I learned something awesome about math and food in French

Really quick – what is this called?

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A pie chart, right?

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Now guess what it’s called in French.

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Jour J: Counting down in French

Do you know how to count down to a big day in French? I learned this shortly after I moved to Paris from Chicago. I was teaching in a language school near Saint Lazare, and I had an adorable student about the same age as me. She was planning her wedding.

One day, while telling me about her upcoming nuptials, she mentioned “D-Day.” Wait, hold on. D-day? You’re calling your wedding day “D-Day?”

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Illogical French

I love languages because you can always, always learn new things, whether it’s your native language or your second or third (or fourth or fifth, or sixteenth, you show-off).

I ponder words constantly. French makes me laugh. English makes me laugh. I’m frustrating to French speakers, because I always want to know why. Why is “start-up” feminine? (Yes, “start-up” in French is “la start-up.”) Why is the feminine of “rigolo” “rigolote”? Sometimes I get cut off from asking questions. “Non, chérie! Tu poses trop de questions!” You ask too many questions! No more for the rest of the day!

Here’s something I learned tonight that I’ll be pondering for awhile. Christmas Island is “l’Ile Christmas” in French. But Easter Island is “l’Ile de Pâques.” Why?! Why translate Easter (Pâques) but not Christmas (Noël)?! It’s illogical!

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French Gone Wrong: “I’ll have a condom.”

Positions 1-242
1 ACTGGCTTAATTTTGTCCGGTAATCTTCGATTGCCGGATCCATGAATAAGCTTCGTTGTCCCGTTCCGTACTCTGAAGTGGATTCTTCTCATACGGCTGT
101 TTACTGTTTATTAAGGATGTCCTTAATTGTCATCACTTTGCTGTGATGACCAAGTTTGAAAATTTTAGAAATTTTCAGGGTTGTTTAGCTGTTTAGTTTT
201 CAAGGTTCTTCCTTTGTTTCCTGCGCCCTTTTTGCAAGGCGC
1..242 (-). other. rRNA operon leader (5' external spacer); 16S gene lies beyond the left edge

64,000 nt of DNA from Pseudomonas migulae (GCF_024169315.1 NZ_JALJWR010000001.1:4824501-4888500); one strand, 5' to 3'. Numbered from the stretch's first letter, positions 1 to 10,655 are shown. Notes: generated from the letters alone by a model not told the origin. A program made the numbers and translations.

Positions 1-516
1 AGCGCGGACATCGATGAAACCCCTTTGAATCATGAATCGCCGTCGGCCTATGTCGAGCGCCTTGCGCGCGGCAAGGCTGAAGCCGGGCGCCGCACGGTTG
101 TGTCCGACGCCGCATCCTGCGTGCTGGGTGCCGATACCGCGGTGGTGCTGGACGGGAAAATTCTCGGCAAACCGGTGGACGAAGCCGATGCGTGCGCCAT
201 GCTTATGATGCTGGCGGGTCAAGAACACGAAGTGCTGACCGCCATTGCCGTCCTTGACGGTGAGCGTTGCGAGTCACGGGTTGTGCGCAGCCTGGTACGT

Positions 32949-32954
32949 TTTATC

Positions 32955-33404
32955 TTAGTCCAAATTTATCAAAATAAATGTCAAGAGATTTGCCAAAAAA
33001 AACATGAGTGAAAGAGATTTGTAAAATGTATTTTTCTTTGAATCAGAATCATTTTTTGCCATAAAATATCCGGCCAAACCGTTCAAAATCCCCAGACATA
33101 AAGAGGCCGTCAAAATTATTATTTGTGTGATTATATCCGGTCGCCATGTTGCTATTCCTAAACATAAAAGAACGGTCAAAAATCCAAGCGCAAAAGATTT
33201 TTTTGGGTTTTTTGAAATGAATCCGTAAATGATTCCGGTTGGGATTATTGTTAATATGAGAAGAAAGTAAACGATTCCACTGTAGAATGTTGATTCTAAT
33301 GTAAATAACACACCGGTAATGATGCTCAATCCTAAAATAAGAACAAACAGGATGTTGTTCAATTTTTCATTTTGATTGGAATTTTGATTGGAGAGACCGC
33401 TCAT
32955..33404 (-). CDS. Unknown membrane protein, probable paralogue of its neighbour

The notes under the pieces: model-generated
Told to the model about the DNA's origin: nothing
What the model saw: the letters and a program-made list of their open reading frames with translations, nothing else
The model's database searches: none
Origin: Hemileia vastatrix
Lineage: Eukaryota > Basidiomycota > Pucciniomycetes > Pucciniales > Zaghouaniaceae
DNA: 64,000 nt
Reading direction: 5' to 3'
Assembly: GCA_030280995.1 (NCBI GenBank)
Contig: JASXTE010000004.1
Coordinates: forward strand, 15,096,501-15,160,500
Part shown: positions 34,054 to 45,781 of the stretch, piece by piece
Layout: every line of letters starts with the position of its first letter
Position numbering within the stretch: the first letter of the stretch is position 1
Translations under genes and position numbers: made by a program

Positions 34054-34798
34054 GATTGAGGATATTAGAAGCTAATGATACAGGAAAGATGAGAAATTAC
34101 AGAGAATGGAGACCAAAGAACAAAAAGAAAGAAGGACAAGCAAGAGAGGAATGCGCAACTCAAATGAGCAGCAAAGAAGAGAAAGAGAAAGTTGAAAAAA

There are so many ways to embarrass yourself in French. And goodness knows I do.

You’ve probably heard that préservatif does NOT mean preservative in French, nor does it have anything to do with jam. It means condom. I still consciously remind myself not to accidentally talk about condoms when I want to discuss preservatives. But even if you successfully remember not to bring up préservatifs, there are so many other ways to get yourself in trouble.

Do not call this
This is la confiture. Don’t forget!

One evening, I was at the dinner table with my beau-père. We were staying with Hugo’s parents, and for some reason, his dad and I were the only ones at home for dinner that evening. After dinner, he asked if I would like I yogurt or an applesauce for dessert. Sure, I said, an applesauce would be nice.

Except that’s not what I said. I said, “Je prendrai une capote.”

“Une compote” is an applesauce. “Une capote” is slang for condom. Whoops!

Why couldn't I have just asked for yogurt?
Why couldn’t I have just asked for yogurt?

I crossed my fingers that he wouldn’t notice, or that he would chalk it up to my accent. But now I’m always verrry careful to pronounce the “om” in “compote”!